Photo: Carl Svebek III of Orange, sponsored by Gopher Industrial, came from behind Saturday to win the Bassmasters Open fishing tournament in Orange.

 

By Dave Rogers

For The Record

Last weekend’s come-from-behind win by Orange resident Carl Svebek at the $250,000 Bassmasters Central Open on the Sabine River did more than just entertain local event co-chairman David Jones.

“It’s kind of surreal,” he said. “This tournament makes the whole thing go full circle.”

Jones, the owner of Orange’s Gopher Industrial, explained it was Svebek (pronounced sway-BECK) who helped forge the partnership between the folks at B.A.S.S. and the Greater Orange Area Chamber of Commerce that’s brought to town three major Bassmasters fishing tournaments in the past five years.

Turns out that Svebec, a long-time fishing pro, and a boyhood friend of Jones, had first seen the potential of Orange as a major fishing hub during a local tournament run by the Chamber.
“He said, ‘Man, why don’t we get them to have a Bassmasters tournament here?’” Jones recalled.

“I said, ‘Man, we’d love to, but getting them is like a dream.”

That’s when Jones learned that Svebec, a veteran pro angler then living in Arkansas, was friends with Bassmasters series owner Jerry McKinnis. Within a few days, McKinnis was meeting with Jones, co-chairman John Gothia and other Chamber official via teleconference.

“When we pulled up [a map of] our whole area on Google Earth, Jerry’s whole group said, ‘Look at the mass of water here. We’ve got the Sabine. We’ve got the Louisiana waters. We’ve got the Neches and Taylor’s Bayou,’” Jones said.

“Jerry said, ‘Let’s bring the Elite tournament.’ That’s their highest tournament. They brought that here in 2013. And it’s just been a domino effect ever since then.”

Last weekend’s event was the third Bassmasters tourney here. Orange’s first four-day Elite event in 2013 drew a Bassmasters record of 33,000-plus spectators, a feat that Jones said was equaled by Orange fans in 2015, even though that Elite tourney was rained out to fans one of the four days.

The several thousand spectators who gathered for Saturday afternoon’s final weigh-in was a record for a Bassmasters Open weigh-in, Chamber President Ida Schossow said she was told.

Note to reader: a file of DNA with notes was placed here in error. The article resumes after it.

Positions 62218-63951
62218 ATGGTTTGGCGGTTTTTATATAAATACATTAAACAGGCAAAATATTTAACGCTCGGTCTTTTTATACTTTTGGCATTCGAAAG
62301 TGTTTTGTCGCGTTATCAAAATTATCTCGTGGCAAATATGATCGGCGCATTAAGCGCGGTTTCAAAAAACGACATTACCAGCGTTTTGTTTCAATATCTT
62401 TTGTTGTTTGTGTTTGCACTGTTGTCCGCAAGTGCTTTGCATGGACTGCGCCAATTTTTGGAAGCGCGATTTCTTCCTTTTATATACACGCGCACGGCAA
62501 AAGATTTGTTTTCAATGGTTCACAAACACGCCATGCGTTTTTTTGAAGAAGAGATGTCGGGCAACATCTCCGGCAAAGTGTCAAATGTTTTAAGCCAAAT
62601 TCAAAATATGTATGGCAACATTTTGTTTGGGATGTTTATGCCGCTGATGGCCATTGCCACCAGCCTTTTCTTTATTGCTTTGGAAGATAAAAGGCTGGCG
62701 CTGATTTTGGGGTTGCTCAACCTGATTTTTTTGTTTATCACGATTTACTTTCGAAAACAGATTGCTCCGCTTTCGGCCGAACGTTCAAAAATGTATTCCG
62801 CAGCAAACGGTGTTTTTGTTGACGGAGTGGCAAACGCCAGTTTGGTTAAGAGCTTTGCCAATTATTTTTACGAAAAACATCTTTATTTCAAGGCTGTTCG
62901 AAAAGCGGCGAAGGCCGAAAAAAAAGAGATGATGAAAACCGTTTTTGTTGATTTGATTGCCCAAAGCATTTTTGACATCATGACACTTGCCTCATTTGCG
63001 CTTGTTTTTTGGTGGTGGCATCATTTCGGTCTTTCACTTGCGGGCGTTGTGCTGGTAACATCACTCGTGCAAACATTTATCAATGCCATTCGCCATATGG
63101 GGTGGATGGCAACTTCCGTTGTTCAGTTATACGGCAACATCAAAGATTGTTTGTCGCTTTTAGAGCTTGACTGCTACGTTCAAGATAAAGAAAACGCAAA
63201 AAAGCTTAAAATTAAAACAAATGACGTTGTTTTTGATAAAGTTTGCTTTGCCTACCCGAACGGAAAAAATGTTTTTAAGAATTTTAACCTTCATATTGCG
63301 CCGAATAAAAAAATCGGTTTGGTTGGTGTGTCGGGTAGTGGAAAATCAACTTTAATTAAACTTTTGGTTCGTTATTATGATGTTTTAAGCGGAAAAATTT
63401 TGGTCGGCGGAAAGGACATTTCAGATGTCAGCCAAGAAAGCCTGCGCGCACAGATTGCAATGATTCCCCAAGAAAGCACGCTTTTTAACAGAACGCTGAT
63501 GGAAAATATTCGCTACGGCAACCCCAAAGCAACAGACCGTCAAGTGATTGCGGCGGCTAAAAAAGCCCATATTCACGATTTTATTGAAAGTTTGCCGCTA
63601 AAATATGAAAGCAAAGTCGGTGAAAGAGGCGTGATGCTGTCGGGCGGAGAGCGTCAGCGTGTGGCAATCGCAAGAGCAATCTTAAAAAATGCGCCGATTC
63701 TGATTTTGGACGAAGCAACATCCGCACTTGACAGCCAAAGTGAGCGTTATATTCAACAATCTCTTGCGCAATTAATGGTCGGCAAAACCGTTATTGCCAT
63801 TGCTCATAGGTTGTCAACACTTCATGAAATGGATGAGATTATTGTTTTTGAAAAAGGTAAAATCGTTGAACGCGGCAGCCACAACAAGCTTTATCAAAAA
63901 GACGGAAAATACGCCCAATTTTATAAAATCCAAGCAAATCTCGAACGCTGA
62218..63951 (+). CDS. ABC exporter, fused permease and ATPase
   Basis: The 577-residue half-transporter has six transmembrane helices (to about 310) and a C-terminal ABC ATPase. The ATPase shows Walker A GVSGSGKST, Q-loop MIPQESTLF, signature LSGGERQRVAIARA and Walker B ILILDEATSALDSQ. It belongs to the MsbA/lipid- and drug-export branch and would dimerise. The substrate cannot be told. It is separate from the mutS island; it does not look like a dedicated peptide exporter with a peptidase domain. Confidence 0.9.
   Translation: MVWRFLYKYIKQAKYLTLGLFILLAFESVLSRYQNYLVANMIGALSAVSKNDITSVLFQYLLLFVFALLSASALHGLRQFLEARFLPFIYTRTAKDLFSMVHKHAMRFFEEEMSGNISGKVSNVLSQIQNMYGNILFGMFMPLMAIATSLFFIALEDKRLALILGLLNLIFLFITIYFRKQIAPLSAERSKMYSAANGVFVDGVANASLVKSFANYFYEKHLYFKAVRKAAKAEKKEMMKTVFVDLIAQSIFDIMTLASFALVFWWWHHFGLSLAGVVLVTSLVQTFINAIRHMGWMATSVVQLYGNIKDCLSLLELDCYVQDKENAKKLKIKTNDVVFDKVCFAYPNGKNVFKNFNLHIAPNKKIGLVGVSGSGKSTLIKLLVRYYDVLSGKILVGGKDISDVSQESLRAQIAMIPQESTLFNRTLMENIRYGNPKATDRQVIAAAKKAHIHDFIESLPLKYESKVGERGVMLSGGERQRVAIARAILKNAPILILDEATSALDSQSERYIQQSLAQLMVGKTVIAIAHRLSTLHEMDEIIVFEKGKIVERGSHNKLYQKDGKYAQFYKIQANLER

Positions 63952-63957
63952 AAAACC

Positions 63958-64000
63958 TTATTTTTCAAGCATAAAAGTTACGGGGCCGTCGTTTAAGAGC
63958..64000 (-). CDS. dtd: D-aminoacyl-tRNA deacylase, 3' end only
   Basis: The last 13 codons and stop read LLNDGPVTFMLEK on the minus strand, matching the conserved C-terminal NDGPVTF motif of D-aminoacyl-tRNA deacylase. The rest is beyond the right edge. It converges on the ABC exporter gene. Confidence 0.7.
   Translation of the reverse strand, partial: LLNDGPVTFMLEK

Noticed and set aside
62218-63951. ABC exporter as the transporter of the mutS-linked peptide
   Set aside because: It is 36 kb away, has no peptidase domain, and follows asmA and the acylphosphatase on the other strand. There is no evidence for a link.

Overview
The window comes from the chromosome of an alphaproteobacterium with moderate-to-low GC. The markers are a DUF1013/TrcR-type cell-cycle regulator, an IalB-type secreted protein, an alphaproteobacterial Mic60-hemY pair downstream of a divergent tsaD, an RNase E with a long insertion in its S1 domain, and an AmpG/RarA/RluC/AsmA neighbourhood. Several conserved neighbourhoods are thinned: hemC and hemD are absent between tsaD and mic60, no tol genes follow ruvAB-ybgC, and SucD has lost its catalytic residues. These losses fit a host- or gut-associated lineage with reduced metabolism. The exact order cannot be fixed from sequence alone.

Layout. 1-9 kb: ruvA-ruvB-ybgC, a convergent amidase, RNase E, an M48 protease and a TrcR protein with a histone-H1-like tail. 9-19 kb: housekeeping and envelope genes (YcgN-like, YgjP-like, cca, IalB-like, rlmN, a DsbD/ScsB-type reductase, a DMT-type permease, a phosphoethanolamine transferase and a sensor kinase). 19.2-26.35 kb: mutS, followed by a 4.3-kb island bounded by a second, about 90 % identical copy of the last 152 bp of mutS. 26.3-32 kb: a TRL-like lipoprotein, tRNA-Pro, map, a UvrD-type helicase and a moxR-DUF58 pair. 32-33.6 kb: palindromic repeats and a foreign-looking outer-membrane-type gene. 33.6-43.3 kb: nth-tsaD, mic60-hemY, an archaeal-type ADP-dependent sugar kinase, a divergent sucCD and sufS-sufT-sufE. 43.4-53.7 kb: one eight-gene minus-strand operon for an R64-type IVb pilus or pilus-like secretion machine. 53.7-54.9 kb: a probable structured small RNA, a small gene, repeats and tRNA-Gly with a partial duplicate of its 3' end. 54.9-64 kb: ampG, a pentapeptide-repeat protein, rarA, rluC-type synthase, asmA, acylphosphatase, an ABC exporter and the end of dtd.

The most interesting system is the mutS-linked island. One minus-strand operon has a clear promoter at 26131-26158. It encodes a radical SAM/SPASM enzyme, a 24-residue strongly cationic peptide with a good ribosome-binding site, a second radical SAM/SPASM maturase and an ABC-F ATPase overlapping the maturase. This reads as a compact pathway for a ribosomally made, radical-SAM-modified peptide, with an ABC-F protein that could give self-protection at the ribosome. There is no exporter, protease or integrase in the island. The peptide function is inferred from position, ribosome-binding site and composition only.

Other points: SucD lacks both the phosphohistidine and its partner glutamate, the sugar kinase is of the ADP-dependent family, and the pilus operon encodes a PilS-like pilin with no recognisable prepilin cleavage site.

She estimated a three-day attendance of 10,000 for the tournament.

“That was what we were expecting,” Shossow said. “[A Bassmasters Open] is a different type of tournament [than a Bassmasters Elite].

As with past Bassmaster events here, this one included an attached River Festival, which featured a carnival and two nights of concerts.

“This was by far the biggest concerts we’ve ever had,” Shossow said.

The next fishing tournament the chamber president and her crew of 100 volunteers are set to take on is a redfish tournament Aug. 11-13.

Adding to the surreal atmosphere for Jones Saturday was that Svebec’s win came under the Gopher Industrial banner. He works for the company now, in sales.

And as part of the Gopher Bass Fishing Team, Svebec was flashing the company’s logo on his boat, truck and shirt when he rolled up to the weigh-in.

While the Elite tournaments held here have offered top prizes of $100,000 in cash and prizes, Svebec received $50,000 in cash and prizes for besting a field of 182 professionals from 21 states plus Mexico and Japan.

“If you were an author and tried to write a story, you couldn’t write it any better,” Shossow declared.

“Carl was the connection for us to get Bassmasters in, and then to come here and win a tournament is a fantastic ending.”

It gets better for Svebek, who also earned entry in the 2018 Bassmasters Classic, set for Greenville, S.C. March 16-18.

“Can you believe it?” Svebek said of fishing in the Classic. “That’s my lifetime dream.”

The crowd watching the weigh-in roared its support when Svebec was named the winner.

“Orange, Texas, ya’ll rock,” Svebec said. “I moved here a year and a half ago, close to my roots in East Texas. Orange has just been incredible. The people here are second to none.”

The final two pro anglers to weigh in created plenty of suspense.

But the final day was not without suspense.

T-Roy Broussard of Port Arthur, best known as one of the alligator-hunting stars of the History Channel’s “Swamp People” show, led the tournament through two days with a total of 26 pounds, 1 ounce.

He was 1-1/2 pounds ahead of Svebek entering Saturday’s finale.

“Man what a finish! We’ve got two local guys dueling it out!” Chris Bowes, tournament manager for B.A.S.S., told the crowd awaiting the final totals.

Svebek weighed a limit of five fish weighing 12 pounds, 3 ounces for a final total of 36 pounds, 12 ounces.

Broussard’s final-day bag of five bass weighed 10 pounds even, leaving him with a total of 36 pounds, 1 ounce.

Broussard ruefully noted that on his first two days of fishing he’d been penalized 12 ounces because three bass had died in his live well and the final margin was 11 ounces.

Trey Smith and Jonathan Simon were two other Orange fishermen who qualified for the 12-person Saturday finals.

Smith finished ninth and Simon 11th.

Orange’s Michael Soliz won the amateur co-angler division on a tie-breaker with Jordan Burks of Joplin, Mo. They each weighed 19 pounds, 2 ounces of bass over the three days, but Soliz was awarded the trophy and $25,000 bass boat because Burks failed to catch his three-fish limit every day while Soliz bagged his nine-bass maximum.

Mike Soliz of Orange won the co-angler division of the Bassmasters Open fishing tournament Saturday.

In the Open tournament format, each pro angler carried a different co-angler on his boat each day. Soliz and Simon were randomly paired on the first day.

“Local knowledge is important,” Soliz said, noting the hometown of the two big winners. “But as a co-angler, you’re still at the discretion of the three pros you draw. I had three great guys.”